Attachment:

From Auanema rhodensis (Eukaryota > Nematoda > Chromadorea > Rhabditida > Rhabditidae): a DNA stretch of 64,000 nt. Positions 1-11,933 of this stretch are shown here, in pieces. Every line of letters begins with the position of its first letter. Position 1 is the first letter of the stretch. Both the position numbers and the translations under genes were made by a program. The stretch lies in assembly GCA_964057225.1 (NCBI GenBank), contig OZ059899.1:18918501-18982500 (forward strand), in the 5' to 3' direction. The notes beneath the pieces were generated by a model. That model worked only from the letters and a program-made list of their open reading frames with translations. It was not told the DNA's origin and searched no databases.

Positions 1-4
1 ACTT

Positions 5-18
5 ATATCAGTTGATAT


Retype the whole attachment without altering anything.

From Auanema rhodensis (Eukaryota > Nematoda > Chromadorea > Rhabditida > Rhabditidae): a DNA stretch of 64,000 nt. Positions 1-11,933 of this stretch are shown here, in pieces. Every line of letters begins with the position of its first letter. Position 1 is the first letter of the stretch. Both the position numbers and the translations under genes were made by a program. The stretch lies in assembly GCA_964057225.1 (NCBI GenBank), contig OZ059899.1:18918501-18982500 (forward strand), in the 5' to 3' direction. The notes beneath the pieces were generated by a model. That model worked only from the letters and a program-made list of their open reading frames with translations. It was not told the DNA's origin and searched no databases.

Positions 1-4
1 ACTT

Positions 5-18
5 ATATCAGTTGATAT